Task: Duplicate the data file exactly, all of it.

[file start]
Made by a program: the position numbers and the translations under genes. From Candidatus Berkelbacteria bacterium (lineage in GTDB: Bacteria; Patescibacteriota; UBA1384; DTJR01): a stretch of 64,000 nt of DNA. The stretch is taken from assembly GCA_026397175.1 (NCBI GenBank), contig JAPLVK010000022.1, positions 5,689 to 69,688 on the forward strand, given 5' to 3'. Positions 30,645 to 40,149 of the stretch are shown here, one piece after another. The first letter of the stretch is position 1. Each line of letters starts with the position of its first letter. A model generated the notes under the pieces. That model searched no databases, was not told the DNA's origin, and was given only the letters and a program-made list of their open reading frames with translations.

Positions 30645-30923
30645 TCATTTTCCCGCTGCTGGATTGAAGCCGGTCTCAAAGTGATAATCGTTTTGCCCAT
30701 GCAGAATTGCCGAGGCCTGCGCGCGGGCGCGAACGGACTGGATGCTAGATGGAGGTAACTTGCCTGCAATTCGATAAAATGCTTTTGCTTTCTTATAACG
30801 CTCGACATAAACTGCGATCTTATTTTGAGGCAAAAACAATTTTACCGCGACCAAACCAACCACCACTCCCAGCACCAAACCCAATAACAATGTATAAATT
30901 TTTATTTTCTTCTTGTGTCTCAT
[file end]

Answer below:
Made by a program: the position numbers and the translations under genes. From Candidatus Berkelbacteria bacterium (lineage in GTDB: Bacteria; Patescibacteriota; UBA1384; DTJR01): a stretch of 64,000 nt of DNA. The stretch is taken from assembly GCA_026397175.1 (NCBI GenBank), contig JAPLVK010000022.1, positions 5,689 to 69,688 on the forward strand, given 5' to 3'. Positions 30,645 to 40,149 of the stretch are shown here, one piece after another. The first letter of the stretch is position 1. Each line of letters starts with the position of its first letter. A model generated the notes under the pieces. That model searched no databases, was not told the DNA's origin, and was given only the letters and a program-made list of their open reading frames with translations.

Positions 30645-30923
30645 TCATTTTCCCGCTGCTGGATTGAAGCCGGTCTCAAAGTGATAATCGTTTTGCCCAT
30701 GCAGAATTGCCGAGGCCTGCGCGCGGGCGCGAACGGACTGGATGCTAGATGGAGGTAACTTGCCTGCAATTCGATAAAATGCTTTTGCTTTCTTATAACG
30801 CTCGACATAAACTGCGATCTTATTTTGAGGCAAAAACAATTTTACCGCGACCAAACCAACCACCACTCCCAGCACCAAACCCAATAACAATGTATAAATT
30901 TTTATTTTCTTCTTGTGTCTCAT